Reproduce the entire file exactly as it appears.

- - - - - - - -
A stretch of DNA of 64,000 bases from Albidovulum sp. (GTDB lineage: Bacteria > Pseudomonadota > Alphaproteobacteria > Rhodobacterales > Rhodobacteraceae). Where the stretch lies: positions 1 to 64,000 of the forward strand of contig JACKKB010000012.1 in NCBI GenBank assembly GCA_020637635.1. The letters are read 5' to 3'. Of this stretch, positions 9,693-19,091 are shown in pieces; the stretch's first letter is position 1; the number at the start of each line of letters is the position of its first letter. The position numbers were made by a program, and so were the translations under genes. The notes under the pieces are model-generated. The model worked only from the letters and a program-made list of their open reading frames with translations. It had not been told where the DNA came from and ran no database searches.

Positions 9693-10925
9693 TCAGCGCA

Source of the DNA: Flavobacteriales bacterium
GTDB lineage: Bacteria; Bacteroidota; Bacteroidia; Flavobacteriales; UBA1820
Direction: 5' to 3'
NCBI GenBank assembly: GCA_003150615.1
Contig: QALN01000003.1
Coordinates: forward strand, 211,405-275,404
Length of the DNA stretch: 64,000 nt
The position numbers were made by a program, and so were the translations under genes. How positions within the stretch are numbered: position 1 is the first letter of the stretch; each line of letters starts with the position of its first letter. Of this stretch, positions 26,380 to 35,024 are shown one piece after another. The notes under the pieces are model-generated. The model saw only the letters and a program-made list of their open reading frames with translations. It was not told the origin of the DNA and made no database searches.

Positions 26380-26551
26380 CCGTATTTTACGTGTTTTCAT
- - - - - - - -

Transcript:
A stretch of DNA of 64,000 bases from Albidovulum sp. (GTDB lineage: Bacteria > Pseudomonadota > Alphaproteobacteria > Rhodobacterales > Rhodobacteraceae). Where the stretch lies: positions 1 to 64,000 of the forward strand of contig JACKKB010000012.1 in NCBI GenBank assembly GCA_020637635.1. The letters are read 5' to 3'. Of this stretch, positions 9,693-19,091 are shown in pieces; the stretch's first letter is position 1; the number at the start of each line of letters is the position of its first letter. The position numbers were made by a program, and so were the translations under genes. The notes under the pieces are model-generated. The model worked only from the letters and a program-made list of their open reading frames with translations. It had not been told where the DNA came from and ran no database searches.

Positions 9693-10925
9693 TCAGCGCA

Source of the DNA: Flavobacteriales bacterium
GTDB lineage: Bacteria; Bacteroidota; Bacteroidia; Flavobacteriales; UBA1820
Direction: 5' to 3'
NCBI GenBank assembly: GCA_003150615.1
Contig: QALN01000003.1
Coordinates: forward strand, 211,405-275,404
Length of the DNA stretch: 64,000 nt
The position numbers were made by a program, and so were the translations under genes. How positions within the stretch are numbered: position 1 is the first letter of the stretch; each line of letters starts with the position of its first letter. Of this stretch, positions 26,380 to 35,024 are shown one piece after another. The notes under the pieces are model-generated. The model saw only the letters and a program-made list of their open reading frames with translations. It was not told the origin of the DNA and made no database searches.

Positions 26380-26551
26380 CCGTATTTTACGTGTTTTCAT